Risk, Resilience, and Response

HHI's research on Risk, Resilience and Response examines the impact of complex humanitarian emergencies and aims to find ways to improve resilience and response. Explore the individual programs below to learn more about this work. 

Back to Research

Risk, Resilience, and Response

Gender, Rights and Resilience

Investigates and addresses issues relating to gender, peace, and security in fragile states

Non Communicable Diseases

Seeks to address the heavy burden of chronic disease in humanitarian settings

Emergency Health Systems

Emergency Health Systems

Works to bridge the gap between system development and humanitarian response and improve the quality and access of emergency care for those who need it most

Peace and Human Rights Data

Conducts research and builds capacity in countries experiencing complex emergencies and serious violations of human rights and international humanitarian law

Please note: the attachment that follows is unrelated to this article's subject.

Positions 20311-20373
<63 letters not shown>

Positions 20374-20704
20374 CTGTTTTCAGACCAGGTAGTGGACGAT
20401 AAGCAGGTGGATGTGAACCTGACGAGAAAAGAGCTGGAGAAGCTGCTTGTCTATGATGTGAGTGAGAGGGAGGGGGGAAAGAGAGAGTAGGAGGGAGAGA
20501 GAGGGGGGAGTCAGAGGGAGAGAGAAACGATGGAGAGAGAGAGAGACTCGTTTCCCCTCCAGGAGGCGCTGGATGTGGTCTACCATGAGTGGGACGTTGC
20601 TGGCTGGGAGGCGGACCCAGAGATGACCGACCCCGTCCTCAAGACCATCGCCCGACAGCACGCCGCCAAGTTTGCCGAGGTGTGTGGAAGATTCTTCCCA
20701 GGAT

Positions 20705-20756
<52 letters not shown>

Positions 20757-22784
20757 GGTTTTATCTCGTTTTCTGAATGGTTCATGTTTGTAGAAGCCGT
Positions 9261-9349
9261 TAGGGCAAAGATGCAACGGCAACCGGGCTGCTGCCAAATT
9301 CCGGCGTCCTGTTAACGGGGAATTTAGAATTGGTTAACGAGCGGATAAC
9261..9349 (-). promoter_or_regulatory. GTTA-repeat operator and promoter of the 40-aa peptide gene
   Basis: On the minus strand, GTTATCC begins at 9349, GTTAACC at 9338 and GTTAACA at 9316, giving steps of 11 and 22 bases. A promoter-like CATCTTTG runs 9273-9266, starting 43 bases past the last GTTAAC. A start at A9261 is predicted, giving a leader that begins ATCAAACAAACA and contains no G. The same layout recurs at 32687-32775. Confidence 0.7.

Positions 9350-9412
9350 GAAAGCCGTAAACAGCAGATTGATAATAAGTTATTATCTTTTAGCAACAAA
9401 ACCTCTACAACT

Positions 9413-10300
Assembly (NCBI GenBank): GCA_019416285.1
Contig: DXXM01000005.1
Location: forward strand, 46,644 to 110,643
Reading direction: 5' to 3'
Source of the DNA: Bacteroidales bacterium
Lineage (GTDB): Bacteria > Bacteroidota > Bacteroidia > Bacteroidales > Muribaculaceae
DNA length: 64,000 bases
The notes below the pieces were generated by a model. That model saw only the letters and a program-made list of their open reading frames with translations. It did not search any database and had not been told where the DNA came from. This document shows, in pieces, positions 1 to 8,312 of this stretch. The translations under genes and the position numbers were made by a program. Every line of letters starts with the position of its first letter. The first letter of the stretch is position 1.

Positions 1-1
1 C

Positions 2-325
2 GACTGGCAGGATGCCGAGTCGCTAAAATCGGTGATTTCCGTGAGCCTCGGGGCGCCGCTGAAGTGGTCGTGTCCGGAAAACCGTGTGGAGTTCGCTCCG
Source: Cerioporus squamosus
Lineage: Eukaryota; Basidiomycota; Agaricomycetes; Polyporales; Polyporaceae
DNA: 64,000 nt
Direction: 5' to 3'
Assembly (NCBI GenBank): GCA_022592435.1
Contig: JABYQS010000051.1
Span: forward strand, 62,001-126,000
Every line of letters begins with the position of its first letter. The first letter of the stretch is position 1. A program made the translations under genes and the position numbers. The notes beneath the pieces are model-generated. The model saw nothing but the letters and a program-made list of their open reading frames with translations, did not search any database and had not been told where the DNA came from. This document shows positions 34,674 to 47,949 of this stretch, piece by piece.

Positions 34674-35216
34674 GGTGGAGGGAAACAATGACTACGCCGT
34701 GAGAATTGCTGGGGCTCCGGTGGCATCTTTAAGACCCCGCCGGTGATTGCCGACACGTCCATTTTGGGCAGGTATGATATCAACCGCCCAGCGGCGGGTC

Infectious Diseases and Epidemics Program

Aims to reduce the impact of infectious disease on vulnerable populations

Urbanization and Resilience

Investigates urban environments and crises to allow individuals, households, communities and cities to thrive

Program on Resilient Communities

Evidence and advocacy to bolster community resilience to disasters and climate change

Children in Crisis

Addresses the critical needs of crisis-affected children and youth in humanitarian context

Related Publications

Vincenzo Bollettino and Sarah Ferguson. 5/2020. “Case Study: Academic/NGO Collaboration to Understand Climate Change and Disaster Resilience Implementation in Bagerhat District, Bangladesh”.Abstract
This case study describes a research collaboration between an academic institution and non-governmental organizations (NGOs) designed to inform programs to strengthen coordination in Bangladesh. The case describes the rationale for conducting the study, the research process, and outcomes of the research. The objective of the case study is to support local or municipal governments, NGOs, students, or other program managers to consider how collaboration with academic institutions could enhance their programs, as well as how research such as a network analysis could be useful to inform their work. For those interested in conducting a network analysis, the case also provides resources and tools to support researchers and organizations to replicate the study in their program context.